Bottom Line:

This is just an excellent pour of whiskey. The yearly releases do have some nuance year to year, but you can also trust that they’ll be stellar overall. The hardest part of this is that this is so hard to come by. You really have to keep your ear to the ground to know when these drop (May) and where they end up.

3. Weller Full Proof

Sazerac Company

ABV: 57%

Average Price: $350 ($50 MSRP)

The Whiskey:

This expression is a marriage of some serious barrels of unknown age. That vatted juice goes into the bottle at “full proof” which is not necessarily “barrel proof.” The “full proof” this refers to is the proof of the hot juice when it goes into the barrel for aging. That whiskey will come out of the barrel somewhere around 57% but not right at it. So there may be a little proofing water involved, hence it is always 114 proof and not 114.7 one year and 113.1 the next year or 115.9 the year after that.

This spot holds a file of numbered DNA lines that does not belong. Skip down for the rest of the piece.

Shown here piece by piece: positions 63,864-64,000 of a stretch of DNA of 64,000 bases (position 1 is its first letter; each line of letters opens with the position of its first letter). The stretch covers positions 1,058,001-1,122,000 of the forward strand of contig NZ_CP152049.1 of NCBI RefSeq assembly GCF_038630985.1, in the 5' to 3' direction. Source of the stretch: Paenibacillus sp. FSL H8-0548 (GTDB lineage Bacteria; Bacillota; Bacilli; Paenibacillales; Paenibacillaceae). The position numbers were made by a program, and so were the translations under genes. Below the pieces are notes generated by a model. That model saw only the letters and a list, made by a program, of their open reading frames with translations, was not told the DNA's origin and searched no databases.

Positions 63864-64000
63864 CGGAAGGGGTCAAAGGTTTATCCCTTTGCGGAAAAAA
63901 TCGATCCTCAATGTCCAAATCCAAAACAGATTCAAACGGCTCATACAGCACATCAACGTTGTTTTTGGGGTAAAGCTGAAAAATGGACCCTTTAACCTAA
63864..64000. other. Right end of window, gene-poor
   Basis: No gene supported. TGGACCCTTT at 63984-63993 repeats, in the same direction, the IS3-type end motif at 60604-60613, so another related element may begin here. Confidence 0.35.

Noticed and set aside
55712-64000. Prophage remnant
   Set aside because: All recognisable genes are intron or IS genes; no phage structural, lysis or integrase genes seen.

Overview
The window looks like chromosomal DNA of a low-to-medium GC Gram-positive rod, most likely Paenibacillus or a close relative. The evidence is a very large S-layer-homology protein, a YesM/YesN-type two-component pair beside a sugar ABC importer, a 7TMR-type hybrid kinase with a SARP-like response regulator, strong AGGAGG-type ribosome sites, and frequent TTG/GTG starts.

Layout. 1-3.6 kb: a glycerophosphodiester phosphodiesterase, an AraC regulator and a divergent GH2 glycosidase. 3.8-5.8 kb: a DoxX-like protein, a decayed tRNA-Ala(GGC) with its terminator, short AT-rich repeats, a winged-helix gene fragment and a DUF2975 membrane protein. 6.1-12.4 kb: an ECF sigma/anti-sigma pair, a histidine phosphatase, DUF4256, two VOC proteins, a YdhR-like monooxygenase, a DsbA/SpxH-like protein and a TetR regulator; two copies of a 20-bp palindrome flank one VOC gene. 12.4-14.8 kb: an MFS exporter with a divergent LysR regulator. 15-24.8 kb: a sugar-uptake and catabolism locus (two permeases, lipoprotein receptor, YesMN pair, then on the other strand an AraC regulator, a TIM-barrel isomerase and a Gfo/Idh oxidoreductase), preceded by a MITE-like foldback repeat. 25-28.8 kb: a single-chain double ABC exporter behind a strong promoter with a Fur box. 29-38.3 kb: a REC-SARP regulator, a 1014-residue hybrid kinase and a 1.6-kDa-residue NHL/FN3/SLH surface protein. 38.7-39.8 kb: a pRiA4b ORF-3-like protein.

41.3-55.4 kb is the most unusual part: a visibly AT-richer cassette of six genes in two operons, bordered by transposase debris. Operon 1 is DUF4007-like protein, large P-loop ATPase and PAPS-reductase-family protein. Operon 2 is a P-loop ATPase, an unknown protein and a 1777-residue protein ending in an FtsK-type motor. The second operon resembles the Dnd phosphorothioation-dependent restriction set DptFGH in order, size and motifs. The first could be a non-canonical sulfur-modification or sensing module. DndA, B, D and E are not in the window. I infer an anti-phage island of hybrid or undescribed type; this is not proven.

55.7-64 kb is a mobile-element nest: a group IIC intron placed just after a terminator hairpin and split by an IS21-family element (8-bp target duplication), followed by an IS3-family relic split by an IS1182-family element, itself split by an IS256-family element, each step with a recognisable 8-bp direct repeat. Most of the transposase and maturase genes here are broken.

Tasting Notes:

Ripe and sour cherries lead the way with a thick vanilla underbelly, a hint of salted caramel, and woody cinnamon next to whole nutmeg bulbs on the nose with this slight echo of almost singed cherry bark. The palate leans into the sharpness of the cinnamon and the lushness of the vanilla as a foundation as layers of buttery caramel cake frosting with a hint of sassafras and licorice next to dry cedar bark braids with a thin line of sweet grass and a whisper of sourdough fritters. The end leans into creamy brandy butter cut with dark-chocolate-covered dried sour cherries sprinkled with salt and rolled in fresh tobacco leaves and stacked next to orange-laced marzipan in an old and slightly sweet cedar box.

Bottom Line: